A panel on “Lessons Learned: COVID-19 and the Need for Structural Reform” discussed the ways the pandemic exposed significant gaps in our housing and homelessness safety net, exacerbated racial inequities, and underscored long-overdue and needed structural reforms. Moderator and NLIHC Vice President Sarah Saadian spoke of the need for universal housing assistance, which could have prevented tens of millions of the lowest-income and most marginalized renters from being at risk of losing their homes. Nan Roman, president and CEO of the National Alliance to End Homelessness, made the connection between health and housing, and shared ways that congressional resources provided in the American Rescue Plan Act could be transformational. Dianne Enriquez, co-director of Community Dignity Campaigns with the Center for Popular Democracy, called for robust renter protections and the need to prevent large corporate landlords from buying distressed properties. Marc Dones, executive director at the National Innovation Service, shared how the pandemic and economic fallout disproportionately harmed Black and Indigenous communities, widening racial inequity.
During a session on “State and Local Emergency Rental Assistance Programs,” Xochitl Maykovich (from the King County Department of Community and Human Services), Hugo Ramirez (from the San Francisco’s Mayor’s Office of Housing and Community Development), and Verónica Soto (from the San Antonio Neighborhood and Housing Services Department) discussed key lessons learned and current challenges. In San Antonio, the program hired benefits navigators to connect tenant-applicants with other resources to boost their stability. In San Francisco, the program worked with embedded community partners to reach their most vulnerable tenants and kept the application simple. King County identified and leveraged a unique feature in their housing market: most tenants who were impacted by the economic fallout of COVID-19 rented from large landlords, and King County created a component of the program for landlords to apply in bulk on behalf of all tenants in their properties. All three program administrators shared similar frustrations with the constraints the Treasury Department places on self-attestation and the excessive length of time required, and thus additional administrative capacity and resources required by the programs, to give landlords a chance to participate. All three program administrators carefully considered how to boost housing stability through their programs. San Antonio and San Francisco are both using some of their Treasury emergency rental assistance towards housing relocation or paying future rent, but all three administrators noted that further resources and policies are needed to address the pre-existing housing crisis.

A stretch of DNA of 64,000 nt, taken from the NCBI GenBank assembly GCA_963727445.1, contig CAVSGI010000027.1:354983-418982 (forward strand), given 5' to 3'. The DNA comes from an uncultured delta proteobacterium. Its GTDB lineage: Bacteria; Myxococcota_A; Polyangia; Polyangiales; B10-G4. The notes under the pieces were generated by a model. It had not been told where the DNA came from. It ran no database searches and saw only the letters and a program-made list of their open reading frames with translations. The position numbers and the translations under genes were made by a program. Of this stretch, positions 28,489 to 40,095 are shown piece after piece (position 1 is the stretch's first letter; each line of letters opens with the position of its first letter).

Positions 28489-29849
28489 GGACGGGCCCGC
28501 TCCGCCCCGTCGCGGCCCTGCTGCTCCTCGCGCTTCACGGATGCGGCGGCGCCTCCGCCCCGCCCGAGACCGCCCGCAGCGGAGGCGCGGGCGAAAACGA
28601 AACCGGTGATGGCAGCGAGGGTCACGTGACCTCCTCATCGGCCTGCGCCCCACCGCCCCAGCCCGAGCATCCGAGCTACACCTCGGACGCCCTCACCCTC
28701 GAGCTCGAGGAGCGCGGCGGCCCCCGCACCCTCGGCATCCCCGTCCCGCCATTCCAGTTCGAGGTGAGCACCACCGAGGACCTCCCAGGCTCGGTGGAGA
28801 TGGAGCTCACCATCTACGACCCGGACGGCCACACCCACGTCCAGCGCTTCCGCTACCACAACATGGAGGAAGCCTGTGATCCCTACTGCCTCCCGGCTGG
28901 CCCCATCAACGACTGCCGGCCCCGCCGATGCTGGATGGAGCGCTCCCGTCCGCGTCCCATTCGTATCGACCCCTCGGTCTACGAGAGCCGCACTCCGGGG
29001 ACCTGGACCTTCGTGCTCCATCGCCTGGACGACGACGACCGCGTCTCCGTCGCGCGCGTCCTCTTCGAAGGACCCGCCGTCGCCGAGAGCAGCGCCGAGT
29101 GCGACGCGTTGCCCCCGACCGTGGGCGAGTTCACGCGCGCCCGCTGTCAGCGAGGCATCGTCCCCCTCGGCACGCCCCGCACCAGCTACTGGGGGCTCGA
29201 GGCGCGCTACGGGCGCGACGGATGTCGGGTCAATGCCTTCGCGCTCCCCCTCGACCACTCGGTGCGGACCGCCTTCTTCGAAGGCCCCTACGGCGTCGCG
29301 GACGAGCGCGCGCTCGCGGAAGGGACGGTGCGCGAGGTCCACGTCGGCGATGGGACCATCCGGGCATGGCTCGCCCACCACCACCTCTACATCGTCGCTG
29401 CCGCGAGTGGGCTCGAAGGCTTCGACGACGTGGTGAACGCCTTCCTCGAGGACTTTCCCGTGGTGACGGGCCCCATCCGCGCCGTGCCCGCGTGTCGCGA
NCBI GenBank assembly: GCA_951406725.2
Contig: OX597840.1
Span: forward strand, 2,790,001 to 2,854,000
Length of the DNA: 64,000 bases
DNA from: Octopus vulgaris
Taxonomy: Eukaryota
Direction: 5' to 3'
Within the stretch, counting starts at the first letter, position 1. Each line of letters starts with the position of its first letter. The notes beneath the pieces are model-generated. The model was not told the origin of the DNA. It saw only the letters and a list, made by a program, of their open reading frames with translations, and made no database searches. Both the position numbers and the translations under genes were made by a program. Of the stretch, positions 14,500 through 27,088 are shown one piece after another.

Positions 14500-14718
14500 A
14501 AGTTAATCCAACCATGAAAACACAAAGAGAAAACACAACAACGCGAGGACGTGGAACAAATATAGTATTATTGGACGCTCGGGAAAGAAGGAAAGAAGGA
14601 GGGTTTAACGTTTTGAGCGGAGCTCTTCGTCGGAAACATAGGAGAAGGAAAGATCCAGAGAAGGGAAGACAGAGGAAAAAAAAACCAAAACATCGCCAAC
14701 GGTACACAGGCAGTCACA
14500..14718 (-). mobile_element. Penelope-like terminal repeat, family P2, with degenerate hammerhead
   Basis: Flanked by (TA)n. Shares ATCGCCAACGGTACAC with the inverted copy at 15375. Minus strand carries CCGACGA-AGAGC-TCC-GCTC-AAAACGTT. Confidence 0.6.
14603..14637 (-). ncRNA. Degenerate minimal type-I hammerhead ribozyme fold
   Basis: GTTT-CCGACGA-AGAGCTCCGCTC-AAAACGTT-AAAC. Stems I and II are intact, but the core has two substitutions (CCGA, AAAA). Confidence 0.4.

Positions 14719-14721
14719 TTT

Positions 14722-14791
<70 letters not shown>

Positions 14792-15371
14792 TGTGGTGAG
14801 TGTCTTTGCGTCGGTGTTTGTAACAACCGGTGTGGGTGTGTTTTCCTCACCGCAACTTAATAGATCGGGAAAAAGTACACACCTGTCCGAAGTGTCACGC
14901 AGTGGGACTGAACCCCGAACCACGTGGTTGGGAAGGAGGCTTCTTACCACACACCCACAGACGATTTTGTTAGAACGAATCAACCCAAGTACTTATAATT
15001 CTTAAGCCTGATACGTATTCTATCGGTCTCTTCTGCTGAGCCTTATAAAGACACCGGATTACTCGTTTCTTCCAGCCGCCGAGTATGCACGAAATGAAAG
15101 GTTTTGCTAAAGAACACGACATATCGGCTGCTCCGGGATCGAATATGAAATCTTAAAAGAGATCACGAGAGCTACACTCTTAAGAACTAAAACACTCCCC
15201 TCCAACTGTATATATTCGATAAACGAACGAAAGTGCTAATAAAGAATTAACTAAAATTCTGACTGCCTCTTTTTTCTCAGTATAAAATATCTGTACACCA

A session titled “Members of Congress Address Affordable Housing” began with a discussion between Diane and Senator Chris Van Hollen (D-MD), who serves on the Senate Banking, Housing, and Urban Affairs Committee. Diane thanked Senator Van Hollen his leadership on affordable housing and for pushing for robust emergency rental assistance during the pandemic. Senator Van Hollen said the $50 billion dollars Congress has approved for emergency rental assistance is critically important but the current housing issues are “part of a much larger problem and broken system.” The senator said increasing funding for the national Housing Trust Fund and improving the Housing Choice Voucher program to eliminate large waiting lists are actions this current Congress can take to better address the housing crisis during and after the pandemic. He reiterated his intention to push for his “Family Stability and Opportunity Vouchers Act,” introduced with Senator Todd Young (R-IN), which creates 500,000 housing mobility vouchers.